Hello fellow SYM and especially HD owners. Here’s a little safety upgrade I did on The Fire Drake. Since it’s dark on my way to and from work this time of the year, I wanted to add more visibility and was thinking of adding LED side marker lights. I looked around on eBay and lo and behold, I found exactly what I was looking for. Of course these would work on just about any scooter, but this what I did on mine. Lynn's Xingyue is next in line. For under $20.00 shipped, I got two amber and two red 5 LED lit reflectors. These are 2½” in diameter lens wise and a bit over 3 ¼”overall diameter with the mounting rim. These mount flush and only protrude a little bit. The units themselves are DOT approved and very well sealed for permanent use. I placed them in lieu of the existing reflectors. Installation was actually easier than I anticipated since these assemblies are not polarity sensitive. I had to chop off the molded pigtails as I didn't need them, but I kept them since they're a good quality. Originally I had drawn an extensive wiring diagram but ended up scraping most of it when the actual wiring began. Lynn and I pulled it in one night and finished this in a few hours. Below are the photos of our progress and the end results.
Here's a picture of it with the original OEM reflectors in place. They're 2" in diameter and of a good DOT approved design.
The first photo shows the front reflector removed. They were easy to get to with a 10mm socket on a ¼ ratchet with a 2" extension. The rear ones were a different story and we had to use a small 10mm box-end wrench. Once the rear nuts came loose, the units came off easily.
The middle (upper) hole, where the mounting screw was, is the one you use for the pilot bit when you start the hole. Lynn was too chicken to cut the holes and to tell you the truth, I didn't want to "deface" The Fire Drake either. I went nice and slow so I didn't melt the plastic, but cut through it instead. Once the hole was started I did increase the speed a little, but not too much. The panels are quite thick so don't be in a hurry and go too fast or you may crack it.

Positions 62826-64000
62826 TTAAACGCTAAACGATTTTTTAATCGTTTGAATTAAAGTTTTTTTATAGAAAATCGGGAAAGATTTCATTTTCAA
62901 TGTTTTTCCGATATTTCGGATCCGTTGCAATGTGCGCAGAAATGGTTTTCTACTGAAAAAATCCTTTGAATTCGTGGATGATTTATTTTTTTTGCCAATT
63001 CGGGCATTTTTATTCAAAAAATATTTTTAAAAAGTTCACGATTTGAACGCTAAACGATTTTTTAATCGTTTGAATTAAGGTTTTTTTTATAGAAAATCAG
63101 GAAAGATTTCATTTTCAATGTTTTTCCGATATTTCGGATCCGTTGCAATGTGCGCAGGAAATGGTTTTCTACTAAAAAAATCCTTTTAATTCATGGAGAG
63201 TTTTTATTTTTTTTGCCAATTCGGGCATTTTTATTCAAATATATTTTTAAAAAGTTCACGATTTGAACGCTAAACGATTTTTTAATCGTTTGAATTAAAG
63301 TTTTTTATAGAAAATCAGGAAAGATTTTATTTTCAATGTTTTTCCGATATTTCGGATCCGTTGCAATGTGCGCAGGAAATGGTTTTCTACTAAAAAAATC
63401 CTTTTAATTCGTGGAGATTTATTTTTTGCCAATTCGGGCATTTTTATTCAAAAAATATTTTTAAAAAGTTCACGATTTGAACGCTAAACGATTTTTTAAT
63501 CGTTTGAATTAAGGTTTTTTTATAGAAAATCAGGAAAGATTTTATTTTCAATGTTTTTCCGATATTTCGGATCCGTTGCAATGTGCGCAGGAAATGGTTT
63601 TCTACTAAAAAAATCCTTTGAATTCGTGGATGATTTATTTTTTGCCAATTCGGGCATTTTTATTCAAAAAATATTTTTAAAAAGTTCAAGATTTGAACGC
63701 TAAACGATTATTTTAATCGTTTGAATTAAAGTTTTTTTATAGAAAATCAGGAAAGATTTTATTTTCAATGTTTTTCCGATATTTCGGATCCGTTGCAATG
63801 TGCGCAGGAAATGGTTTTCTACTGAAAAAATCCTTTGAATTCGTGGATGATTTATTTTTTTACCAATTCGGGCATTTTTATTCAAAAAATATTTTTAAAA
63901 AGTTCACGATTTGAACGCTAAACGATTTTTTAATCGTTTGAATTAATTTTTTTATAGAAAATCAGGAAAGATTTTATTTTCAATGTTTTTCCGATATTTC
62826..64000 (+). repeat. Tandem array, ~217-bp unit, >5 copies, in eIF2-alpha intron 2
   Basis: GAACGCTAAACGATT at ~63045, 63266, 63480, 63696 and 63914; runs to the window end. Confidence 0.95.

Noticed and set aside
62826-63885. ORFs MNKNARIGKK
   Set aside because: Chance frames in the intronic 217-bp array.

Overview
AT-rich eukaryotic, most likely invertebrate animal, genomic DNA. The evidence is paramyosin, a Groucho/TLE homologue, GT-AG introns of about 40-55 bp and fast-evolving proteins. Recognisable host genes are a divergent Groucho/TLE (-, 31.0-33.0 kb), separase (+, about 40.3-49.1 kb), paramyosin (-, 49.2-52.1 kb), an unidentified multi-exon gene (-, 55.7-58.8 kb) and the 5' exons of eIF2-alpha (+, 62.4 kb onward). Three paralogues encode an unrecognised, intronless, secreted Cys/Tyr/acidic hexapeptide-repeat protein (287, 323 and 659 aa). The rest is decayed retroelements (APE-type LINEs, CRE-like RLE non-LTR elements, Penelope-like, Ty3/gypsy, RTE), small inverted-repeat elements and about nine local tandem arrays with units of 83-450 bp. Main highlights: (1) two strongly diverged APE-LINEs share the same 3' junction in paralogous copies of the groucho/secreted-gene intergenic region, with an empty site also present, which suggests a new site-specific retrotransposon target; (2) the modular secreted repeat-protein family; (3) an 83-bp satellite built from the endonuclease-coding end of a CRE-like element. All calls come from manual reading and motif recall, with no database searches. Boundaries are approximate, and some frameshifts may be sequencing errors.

Here's a picture of the hole completed. Don't worry the about clearance behind it as there's plenty for the lights. I wouldn't go too far back in drilling after the hole is made for sure as you're going to hit something. I drilled the holes with the front panel still attached to the body since it seemed easier to do.
Three small holes and 3 stainless steel screws later and here is the mounted light. Lynn drilled these since I was the one that did the most damage ;)
Here are the only pictures I have left of the rear ones and their wiring. ( Just ignore that crazed rewirerer.) I lost almost of the wiring pictures and the routing through the battery box and up to the cowl main lighting connector. Not shown is the splicing of the rear markers into the light harness connector on the body side. Since I already isolated the horns from the main lighting circuit, I wired these directly into the main lighting. They are on all the time that the ignition is on. Click on the right one to get a bigger picture. From that one you can see the rear wires are fished through the battery box and under/behind the floorboard. They are the ones that I'm holding on the right and will be mounted in the frame mounted wire retainers like I did with the new horn relay wiring as seen on the left side of the frame.
The next two pictures are of the inner cowl and the front two lights' wiring. We used inline splices on both sides of the positive and negative wires on each marker light. All connections were then sealed with military grade rubberized electrical tape. Again, it doesn't matter which wire the marker lights go to as they're not polarity sensitive. I kept the front lights totally in the front cowl assembly to ease with future removal of it. Look right by the new lights and you'll see the PITA screws I was talking about earlier. Now you can just unscrew them through the new marker holes. On the body side of the wiring harness connector in the lower middle is where I spliced in the rear markers.
Here are a couple of night time pictures. It was pretty dark and the first one was using a flash while the second one was not. I'll take some better ones to replace these shortly
Well... That about covers it for the reflector change-out and trust me when I say I'm definitely more than twice as visible than before at night. Even during the day they add better visibility and that's what really counts.
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Revised: July 06, 2010